APOD: Two Rings for Asteroid Chariklo (2014 Apr 09)

Comments and questions about the APOD on the main view screen.
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DavidLeodis
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Re: APOD: Two Rings for Asteroid Chariklo (2014 Apr 09)

Post by DavidLeodis » Thu Apr 10, 2014 12:07 pm

When I click on the 'Lucie Maquet' link in the credit I keep getting the webpage cannot be found message. It may just be a temporary problem but in case not does anyone know of another link to information on Lucie Maquet. Thanks.

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geckzilla
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Re: APOD: Two Rings for Asteroid Chariklo (2014 Apr 09)

Post by geckzilla » Thu Apr 10, 2014 12:36 pm

She doesn't actually have one. That link was supposed to be an email address written in English but the mailto: was left off the front so it is treated as a local site URL.
Just call me "geck" because "zilla" is like a last name.

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DavidLeodis
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Re: APOD: Two Rings for Asteroid Chariklo (2014 Apr 09)

Post by DavidLeodis » Thu Apr 10, 2014 1:25 pm

geckzilla wrote:She doesn't actually have one. That link was supposed to be an email address written in English but the mailto: was left off the front so it is treated as a local site URL.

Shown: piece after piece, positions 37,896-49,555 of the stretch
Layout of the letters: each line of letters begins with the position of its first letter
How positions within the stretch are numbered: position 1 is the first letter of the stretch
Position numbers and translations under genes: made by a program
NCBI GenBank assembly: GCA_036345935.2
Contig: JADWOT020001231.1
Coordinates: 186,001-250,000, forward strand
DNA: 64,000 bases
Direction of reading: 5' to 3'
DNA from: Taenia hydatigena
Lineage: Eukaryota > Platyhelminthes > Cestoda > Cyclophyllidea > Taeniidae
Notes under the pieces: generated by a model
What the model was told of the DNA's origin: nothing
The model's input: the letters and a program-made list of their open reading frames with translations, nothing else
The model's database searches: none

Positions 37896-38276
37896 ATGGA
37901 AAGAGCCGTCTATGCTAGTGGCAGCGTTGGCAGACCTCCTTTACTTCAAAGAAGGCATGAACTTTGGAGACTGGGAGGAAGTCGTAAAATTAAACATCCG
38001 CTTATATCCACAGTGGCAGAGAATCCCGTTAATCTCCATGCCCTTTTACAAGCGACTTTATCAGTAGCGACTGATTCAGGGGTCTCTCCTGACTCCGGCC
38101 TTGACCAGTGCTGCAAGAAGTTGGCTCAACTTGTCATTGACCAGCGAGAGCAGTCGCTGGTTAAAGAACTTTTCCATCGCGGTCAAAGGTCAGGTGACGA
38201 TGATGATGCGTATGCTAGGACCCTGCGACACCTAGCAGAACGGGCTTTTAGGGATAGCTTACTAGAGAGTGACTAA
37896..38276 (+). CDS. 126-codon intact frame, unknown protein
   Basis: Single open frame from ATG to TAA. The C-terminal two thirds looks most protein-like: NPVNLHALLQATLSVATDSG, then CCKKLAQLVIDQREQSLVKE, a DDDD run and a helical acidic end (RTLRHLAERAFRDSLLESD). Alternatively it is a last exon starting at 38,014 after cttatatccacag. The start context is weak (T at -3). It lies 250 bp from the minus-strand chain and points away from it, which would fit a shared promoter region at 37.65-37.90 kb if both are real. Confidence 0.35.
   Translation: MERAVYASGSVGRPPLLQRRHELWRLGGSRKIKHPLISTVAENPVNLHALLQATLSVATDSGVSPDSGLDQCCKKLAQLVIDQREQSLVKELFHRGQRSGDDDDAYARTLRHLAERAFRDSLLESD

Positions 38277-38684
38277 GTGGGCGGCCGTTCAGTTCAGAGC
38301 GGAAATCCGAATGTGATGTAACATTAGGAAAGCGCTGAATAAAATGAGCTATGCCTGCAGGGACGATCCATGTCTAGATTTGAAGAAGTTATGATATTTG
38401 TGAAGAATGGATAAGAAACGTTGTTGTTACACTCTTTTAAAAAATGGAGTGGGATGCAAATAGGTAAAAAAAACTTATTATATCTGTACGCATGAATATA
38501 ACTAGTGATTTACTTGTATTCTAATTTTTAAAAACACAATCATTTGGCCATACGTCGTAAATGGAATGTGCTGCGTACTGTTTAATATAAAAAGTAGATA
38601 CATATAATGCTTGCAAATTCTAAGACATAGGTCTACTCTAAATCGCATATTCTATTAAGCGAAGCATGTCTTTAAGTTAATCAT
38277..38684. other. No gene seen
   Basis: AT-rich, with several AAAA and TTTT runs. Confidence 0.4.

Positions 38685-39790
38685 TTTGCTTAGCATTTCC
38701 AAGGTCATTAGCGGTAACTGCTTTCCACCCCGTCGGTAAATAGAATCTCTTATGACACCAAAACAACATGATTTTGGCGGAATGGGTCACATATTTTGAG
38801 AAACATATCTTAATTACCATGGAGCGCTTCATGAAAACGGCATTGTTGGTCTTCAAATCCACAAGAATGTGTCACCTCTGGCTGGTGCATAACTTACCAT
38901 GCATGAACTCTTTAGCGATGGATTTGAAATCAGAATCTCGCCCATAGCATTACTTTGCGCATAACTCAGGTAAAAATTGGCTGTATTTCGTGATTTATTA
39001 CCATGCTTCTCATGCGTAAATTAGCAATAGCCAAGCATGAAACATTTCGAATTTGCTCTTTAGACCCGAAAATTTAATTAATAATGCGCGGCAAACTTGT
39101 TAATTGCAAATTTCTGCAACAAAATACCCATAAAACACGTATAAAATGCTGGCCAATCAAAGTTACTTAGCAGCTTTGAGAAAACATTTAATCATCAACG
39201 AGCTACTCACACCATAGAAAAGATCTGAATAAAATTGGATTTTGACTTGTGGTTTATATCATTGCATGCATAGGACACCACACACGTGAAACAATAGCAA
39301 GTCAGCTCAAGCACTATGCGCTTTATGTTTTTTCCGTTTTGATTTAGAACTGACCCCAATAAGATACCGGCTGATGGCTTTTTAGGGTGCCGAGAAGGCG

Thanks geckzilla for that clarification. :)

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Anthony Barreiro
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Re: APOD: Two Rings for Asteroid Chariklo (2014 Apr 09)

Post by Anthony Barreiro » Thu Apr 10, 2014 1:53 pm

Chris Peterson wrote:
Anthony Barreiro wrote:
Chris Peterson wrote: ... (and at 18 magnitude, the object is very bright, easily captured by small amateur telescopes, though not resolved by them) ... .
Chris, your ideas of "very bright" and "small amateur telescopes" are very different from mine! Or maybe everything is different at 3000 meters elevation. Maybe a 200 mm aperture dobsonian telescope shipped from sea level will swell to 1000 mm aperture in the lower air pressure.
When I say "captured" it means I'm talking about imaging. If I meant visually, I'd say "see" or something along those lines. Imaging a mag 18 point source is quite trivial with a small telescope and an electronic camera. At any elevation, and even under less than perfectly dark conditions.
Thanks for the clarification. I still would not call an 18th magnitude object very bright. I don't take pictures, but I can't imagine that imaging an asteroid 50 times fainter than Pluto would be a trivial undertaking. Charilko is currently in Scorpio, transiting during astronomical dawn. Could you snap us a picture tomorrow morning?
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Re: APOD: Two Rings for Asteroid Chariklo (2014 Apr 09)